We are not doing enough to hold our leaders to account (don’t even talk to me about the idiots of FN- who will STILL vote for that guy come next October.  As much as I despise name-calling, those who remain convinced that THAT guy is the best candidate for mayor, ARE idiots.  There is no other adequate descriptive word.  And I know LOTS of words) while they choose to ignore the disembodied hand and its message entirely.  Claims about improvements to the economy (while myriad citizens remain in situations of un/underemployment and the middle class continues shrinking while the divide between the haves and the have nots become more pronounced), to the housing market (as home ownership is increasingly an inaccessible pipe dream in most major Canadian cities), and the short-sighted politics that reflect immediate self-interest rather than long-term nationwide benefits… These things, as serious as they are, only scratch the surface of the current crises we are facing.

As I say over and over and over again, our myths- and their interpretations- have a whole lot of wisdom to offer, if we bother to take the time and pay attention to what those who came before us had to say.  Especially since we keep on making the same sorts of mistakes, driven by greed and one-upmanship and the ever-increasing need to hear ourselves speak (or yell) over the voices that might be offering an alternative (and better, more equitable) perspective.

In February 1964, as a response to the assassination of JFK a few months previously, a young lad named Paul Simon wrote a song.  The Sound(s) of Silence (the original title was plural) shares an enduring sense of futility and awareness of the dangers of silence- the problems that arise when people fail to effectively listen to and speak out about the cancers growing around us.

As we bow to our own neon gods, perhaps we need to take time to listen to this song- about to celebrate its 50th (!) birthday- a little more closely.  It might help us to see the hand and decipher the message it is continually writing on the walls that surround us.

And the sign flashed out its warning, in the words that it was forming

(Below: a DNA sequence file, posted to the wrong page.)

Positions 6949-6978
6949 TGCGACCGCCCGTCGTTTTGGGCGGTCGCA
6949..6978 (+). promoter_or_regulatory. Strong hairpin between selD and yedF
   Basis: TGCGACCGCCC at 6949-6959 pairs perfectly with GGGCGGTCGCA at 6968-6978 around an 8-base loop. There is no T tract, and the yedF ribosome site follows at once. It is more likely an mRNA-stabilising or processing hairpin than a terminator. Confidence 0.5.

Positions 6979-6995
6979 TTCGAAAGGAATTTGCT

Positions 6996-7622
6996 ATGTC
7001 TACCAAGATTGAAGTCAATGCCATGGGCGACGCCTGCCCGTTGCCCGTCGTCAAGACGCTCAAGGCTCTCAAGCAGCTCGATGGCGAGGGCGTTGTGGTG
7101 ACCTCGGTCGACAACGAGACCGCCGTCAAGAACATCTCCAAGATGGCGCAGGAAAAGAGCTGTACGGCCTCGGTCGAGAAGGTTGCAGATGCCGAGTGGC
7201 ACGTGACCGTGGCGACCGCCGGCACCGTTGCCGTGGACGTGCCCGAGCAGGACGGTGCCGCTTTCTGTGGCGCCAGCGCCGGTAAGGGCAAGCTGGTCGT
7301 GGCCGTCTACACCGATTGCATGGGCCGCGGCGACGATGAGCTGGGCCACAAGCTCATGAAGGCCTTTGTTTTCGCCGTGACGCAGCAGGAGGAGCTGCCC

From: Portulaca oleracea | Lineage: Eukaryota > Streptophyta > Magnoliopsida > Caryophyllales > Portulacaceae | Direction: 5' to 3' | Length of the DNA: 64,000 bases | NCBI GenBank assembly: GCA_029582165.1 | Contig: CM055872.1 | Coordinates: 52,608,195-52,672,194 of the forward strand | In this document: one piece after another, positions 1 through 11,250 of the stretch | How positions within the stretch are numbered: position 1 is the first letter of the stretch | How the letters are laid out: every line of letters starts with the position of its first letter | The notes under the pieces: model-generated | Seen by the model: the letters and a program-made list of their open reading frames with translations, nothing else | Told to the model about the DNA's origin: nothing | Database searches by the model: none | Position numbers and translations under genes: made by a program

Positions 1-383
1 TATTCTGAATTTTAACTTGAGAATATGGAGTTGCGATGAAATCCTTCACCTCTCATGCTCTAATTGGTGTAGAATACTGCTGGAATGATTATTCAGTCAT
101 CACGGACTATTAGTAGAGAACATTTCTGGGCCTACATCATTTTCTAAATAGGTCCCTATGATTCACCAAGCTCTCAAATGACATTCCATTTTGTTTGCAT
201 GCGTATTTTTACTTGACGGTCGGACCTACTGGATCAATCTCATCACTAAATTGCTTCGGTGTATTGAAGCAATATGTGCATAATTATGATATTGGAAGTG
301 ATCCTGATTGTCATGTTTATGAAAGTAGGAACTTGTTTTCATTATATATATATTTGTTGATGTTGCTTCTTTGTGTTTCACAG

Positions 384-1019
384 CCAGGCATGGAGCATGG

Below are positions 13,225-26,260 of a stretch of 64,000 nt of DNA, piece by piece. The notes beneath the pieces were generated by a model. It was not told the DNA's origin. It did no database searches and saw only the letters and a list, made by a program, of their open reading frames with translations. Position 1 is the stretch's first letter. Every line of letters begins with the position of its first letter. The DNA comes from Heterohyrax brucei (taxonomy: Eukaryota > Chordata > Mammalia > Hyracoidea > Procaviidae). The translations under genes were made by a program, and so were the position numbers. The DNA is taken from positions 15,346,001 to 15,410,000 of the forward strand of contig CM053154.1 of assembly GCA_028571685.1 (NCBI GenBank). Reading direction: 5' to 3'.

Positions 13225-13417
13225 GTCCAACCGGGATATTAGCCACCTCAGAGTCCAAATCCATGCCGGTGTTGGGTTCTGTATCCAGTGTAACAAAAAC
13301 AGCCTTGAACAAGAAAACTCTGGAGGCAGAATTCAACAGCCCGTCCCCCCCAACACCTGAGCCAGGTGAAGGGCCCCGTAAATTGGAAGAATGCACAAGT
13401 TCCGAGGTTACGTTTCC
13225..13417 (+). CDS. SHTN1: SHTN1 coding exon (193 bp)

And the sign said, ‘the words of the prophets are written on the subway walls and tenement halls’

And whispered in the sounds of silence.

Mene Mene, my friends.  Take heed.  That hand is getting pretty emphatic with its messages.

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22 comments on “The hand, writing on the wall

  1. Rick says:

    The thing about Revelations is that it makes some good movie plots.

  2. You couldn’t have written a more enjoyable post for this navigator if you had tried. Bravo, Sir Cole.

    • colemining says:

      Well thank you kind Nav. It was fun to write. I do love the stories in Daniel. Lion dens and feet of clay and all that good stuff. AND it was my 100th post. THAT kind of sneaked up on me. Thanks for reading!

  3. bethbyrnes says:

    This reminds me of the Don Henley song ‘Learn to be still’. Similar sentiment. And of course, Joni Mitchell, Put up a parking lot…all along the same lines. I am a NT gal, myself. The last Christian died on the cross. Great post.

    • colemining says:

      If Don Henley was alive back in biblical times HE would have been one of the guys writing the stuff. Your equation between the two is spot on- same themes and same type of social commentary. Just slightly different media, is all. I respect your appreciation for the NT and its texts, but really, the OT has some GREAT stuff in there. Daniel and Job and Ecclesiastes… all full of wisdom and cool imagery. The theodicy? Not so much. Although it’s interesting to see the different ways that the writers justified the unjustifiable.